• Select the Ignore for this site option to mute all future warnings for the website.
  • To restore future warnings for that website (or others that you have muted too), you will need to delete the stored information (see the next section).


How To Delete Data Stored By Password Checkup

If Password Checkup finds that a login and password combination has been compromised, it will create and store a hashed, partial code for that combination in your Chrome browser. This partial code can’t be used to recreate a complete version of your login info.

To delete this code on your Chrome browser, change your unsafe password or follow these steps:

  1. Open Google Chrome, and sign in to your Google Account.
  2. At the top, select Password Checkup from the Toolbar  Advanced Settings  Clear Extension Data.

Note: This info is used to stop all future notifications about an unsafe password. If you delete this info, you might see notifications about unsafe passwords you’ve chosen to ignore.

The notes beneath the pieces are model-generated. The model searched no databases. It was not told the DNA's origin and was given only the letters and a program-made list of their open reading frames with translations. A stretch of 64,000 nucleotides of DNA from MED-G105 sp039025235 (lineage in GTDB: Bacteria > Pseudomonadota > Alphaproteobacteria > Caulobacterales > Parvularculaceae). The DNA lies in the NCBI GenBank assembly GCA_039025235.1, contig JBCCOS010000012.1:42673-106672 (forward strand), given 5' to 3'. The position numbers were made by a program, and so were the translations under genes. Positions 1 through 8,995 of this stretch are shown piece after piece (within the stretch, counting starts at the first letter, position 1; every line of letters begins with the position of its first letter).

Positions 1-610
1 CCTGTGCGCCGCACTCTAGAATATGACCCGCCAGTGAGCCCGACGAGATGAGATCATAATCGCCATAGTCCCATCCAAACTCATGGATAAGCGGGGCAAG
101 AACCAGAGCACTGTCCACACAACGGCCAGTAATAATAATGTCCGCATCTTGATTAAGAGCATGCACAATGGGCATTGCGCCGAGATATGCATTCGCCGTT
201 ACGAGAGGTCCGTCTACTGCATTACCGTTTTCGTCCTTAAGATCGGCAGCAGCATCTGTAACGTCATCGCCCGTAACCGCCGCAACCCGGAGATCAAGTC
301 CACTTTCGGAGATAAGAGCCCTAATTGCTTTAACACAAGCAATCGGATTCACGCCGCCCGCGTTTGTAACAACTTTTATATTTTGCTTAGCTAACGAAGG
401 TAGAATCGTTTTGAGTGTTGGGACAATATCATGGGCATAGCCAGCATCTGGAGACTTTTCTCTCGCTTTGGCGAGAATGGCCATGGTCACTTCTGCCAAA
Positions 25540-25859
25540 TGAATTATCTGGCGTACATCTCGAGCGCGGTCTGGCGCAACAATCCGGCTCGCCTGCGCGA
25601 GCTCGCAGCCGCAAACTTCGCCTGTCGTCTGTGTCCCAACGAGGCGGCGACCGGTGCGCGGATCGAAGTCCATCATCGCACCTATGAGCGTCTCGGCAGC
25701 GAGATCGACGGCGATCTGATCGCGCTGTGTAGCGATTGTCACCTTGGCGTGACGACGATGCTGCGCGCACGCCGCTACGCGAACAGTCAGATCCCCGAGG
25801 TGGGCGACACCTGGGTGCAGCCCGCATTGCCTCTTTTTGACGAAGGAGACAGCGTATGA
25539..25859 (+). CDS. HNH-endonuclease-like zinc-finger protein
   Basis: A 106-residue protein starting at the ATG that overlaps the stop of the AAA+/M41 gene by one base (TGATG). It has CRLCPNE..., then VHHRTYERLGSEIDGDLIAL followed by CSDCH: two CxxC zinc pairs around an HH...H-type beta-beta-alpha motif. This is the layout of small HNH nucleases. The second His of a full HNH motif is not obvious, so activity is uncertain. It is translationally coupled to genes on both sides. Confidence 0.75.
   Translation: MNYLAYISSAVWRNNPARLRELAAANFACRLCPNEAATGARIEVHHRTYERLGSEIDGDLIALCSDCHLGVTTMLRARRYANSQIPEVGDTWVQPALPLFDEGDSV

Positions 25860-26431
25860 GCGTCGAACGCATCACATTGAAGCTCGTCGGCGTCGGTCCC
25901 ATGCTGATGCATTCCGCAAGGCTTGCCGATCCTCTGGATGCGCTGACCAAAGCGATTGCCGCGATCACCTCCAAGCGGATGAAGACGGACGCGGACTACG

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Everything On The Meltdown + Spectre CPU Flaws! Rev. 3.0

The Meltdown and Spectre CPU flaws that the Google Project Zero team discovered are arguably the worst we have ever known. These vulnerabilities were built into BILLIONS of CPUs that we have been using for the last decade or so.

Not just Intel CPUs, but also CPUs made by AMD, Apple and ARM. Even those that power our smartphones and other smart devices!

Let’s take a look at what we know so far about Meltdown and Spectre, how they affect you, and what we can do about them.

This story is still developing. We will update the article as and when new details emerge. Be sure to check back and refresh the page for the latest information!


Article Update History